One of the three main features of Llano is what the chip company brands AMD AllDay Power. AMD considers the mobile market an ideal place for the APU, so it makes sense that power efficiency is high on its priority list. So, how is this achieved on the A-series?
There are two main voltage rails responsible for Llano’s power usage: the VDD rail (shared across the CPU cores) and the VDDNB plane (shared across the GPU, UVD block, graphics memory controller, and northbridge).
At first you might assume that sharing the single VDD voltage rail across four CPU cores might not be the most efficient way to control power when the operating system may often only require cycles from one. But this single supply has two modes: Core C6 (CC6 mode) and Package C6 (PC6 mode). CC6 mode is capable of powering down individual CPU cores, while PC6 mode is able to lower the power on the entire rail. This provides the granularity needed to best handle a variety of situations.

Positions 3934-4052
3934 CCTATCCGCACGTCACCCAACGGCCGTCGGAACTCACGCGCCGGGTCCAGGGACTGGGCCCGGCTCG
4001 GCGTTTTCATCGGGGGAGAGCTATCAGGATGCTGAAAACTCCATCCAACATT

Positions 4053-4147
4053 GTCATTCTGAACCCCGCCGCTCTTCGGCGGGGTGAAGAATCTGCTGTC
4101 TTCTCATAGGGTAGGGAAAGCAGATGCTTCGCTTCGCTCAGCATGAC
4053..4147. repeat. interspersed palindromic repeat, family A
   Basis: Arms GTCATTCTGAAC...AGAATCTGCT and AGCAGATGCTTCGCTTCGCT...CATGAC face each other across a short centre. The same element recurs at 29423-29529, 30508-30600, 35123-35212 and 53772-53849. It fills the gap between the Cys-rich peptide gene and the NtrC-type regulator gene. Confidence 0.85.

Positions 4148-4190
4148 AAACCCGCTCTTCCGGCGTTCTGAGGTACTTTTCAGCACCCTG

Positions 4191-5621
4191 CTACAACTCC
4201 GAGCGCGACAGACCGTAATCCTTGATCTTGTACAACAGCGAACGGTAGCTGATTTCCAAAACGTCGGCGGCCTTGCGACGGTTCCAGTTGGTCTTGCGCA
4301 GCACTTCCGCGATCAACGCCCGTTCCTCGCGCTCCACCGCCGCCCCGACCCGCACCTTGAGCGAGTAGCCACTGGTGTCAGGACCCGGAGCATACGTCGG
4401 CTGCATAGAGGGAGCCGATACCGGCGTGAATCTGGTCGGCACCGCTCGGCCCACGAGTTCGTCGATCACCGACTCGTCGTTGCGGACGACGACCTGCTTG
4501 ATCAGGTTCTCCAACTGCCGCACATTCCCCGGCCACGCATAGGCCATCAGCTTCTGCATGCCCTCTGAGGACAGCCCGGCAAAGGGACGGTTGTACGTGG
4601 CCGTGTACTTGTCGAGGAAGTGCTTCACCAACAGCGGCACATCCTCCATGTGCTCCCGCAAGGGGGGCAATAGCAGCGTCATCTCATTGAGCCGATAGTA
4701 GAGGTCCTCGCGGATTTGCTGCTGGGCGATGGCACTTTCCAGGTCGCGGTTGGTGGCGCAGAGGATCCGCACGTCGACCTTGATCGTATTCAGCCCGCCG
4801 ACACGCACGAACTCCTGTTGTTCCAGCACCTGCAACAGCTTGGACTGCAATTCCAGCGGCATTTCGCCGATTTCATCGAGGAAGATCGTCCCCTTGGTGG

The VDDNB plane is a bit more complex, as it’s responsible for a number of components. From a pure efficiency standpoint this isn’t an ideal situation because the whole rail has to run at the highest common voltage—that is to say, the highest voltage required by any one of these components at a time. This design decision was chosen because breaking it out of the package and adding regulators would increase cost. As a result, the voltage and frequency P-states vary based on a number of factors: the northbridge P-state, the GPU P-state (something usually controlled by the driver, but that also can be altered through hardware), the PCI Express speed (if a second-gen PCIe device is present it drives a higher voltage requirement), and the UVD workload.